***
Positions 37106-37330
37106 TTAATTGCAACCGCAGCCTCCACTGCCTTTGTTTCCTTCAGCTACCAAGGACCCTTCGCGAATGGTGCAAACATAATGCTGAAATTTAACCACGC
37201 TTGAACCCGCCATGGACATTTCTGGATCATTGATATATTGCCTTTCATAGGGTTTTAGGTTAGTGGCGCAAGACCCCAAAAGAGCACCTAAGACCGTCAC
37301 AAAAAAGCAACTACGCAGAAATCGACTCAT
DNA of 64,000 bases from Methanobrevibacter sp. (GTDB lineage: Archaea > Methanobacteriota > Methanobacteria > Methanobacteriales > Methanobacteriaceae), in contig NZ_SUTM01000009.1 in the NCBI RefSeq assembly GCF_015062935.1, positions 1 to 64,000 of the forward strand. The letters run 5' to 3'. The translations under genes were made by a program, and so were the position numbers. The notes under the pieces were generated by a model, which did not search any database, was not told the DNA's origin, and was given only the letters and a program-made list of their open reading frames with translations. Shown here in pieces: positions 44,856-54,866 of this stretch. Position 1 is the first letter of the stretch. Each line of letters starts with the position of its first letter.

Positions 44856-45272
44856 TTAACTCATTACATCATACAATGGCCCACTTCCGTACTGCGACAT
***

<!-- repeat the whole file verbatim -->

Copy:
Positions 37106-37330
37106 TTAATTGCAACCGCAGCCTCCACTGCCTTTGTTTCCTTCAGCTACCAAGGACCCTTCGCGAATGGTGCAAACATAATGCTGAAATTTAACCACGC
37201 TTGAACCCGCCATGGACATTTCTGGATCATTGATATATTGCCTTTCATAGGGTTTTAGGTTAGTGGCGCAAGACCCCAAAAGAGCACCTAAGACCGTCAC
37301 AAAAAAGCAACTACGCAGAAATCGACTCAT
DNA of 64,000 bases from Methanobrevibacter sp. (GTDB lineage: Archaea > Methanobacteriota > Methanobacteria > Methanobacteriales > Methanobacteriaceae), in contig NZ_SUTM01000009.1 in the NCBI RefSeq assembly GCF_015062935.1, positions 1 to 64,000 of the forward strand. The letters run 5' to 3'. The translations under genes were made by a program, and so were the position numbers. The notes under the pieces were generated by a model, which did not search any database, was not told the DNA's origin, and was given only the letters and a program-made list of their open reading frames with translations. Shown here in pieces: positions 44,856-54,866 of this stretch. Position 1 is the first letter of the stretch. Each line of letters starts with the position of its first letter.

Positions 44856-45272
44856 TTAACTCATTACATCATACAATGGCCCACTTCCGTACTGCGACAT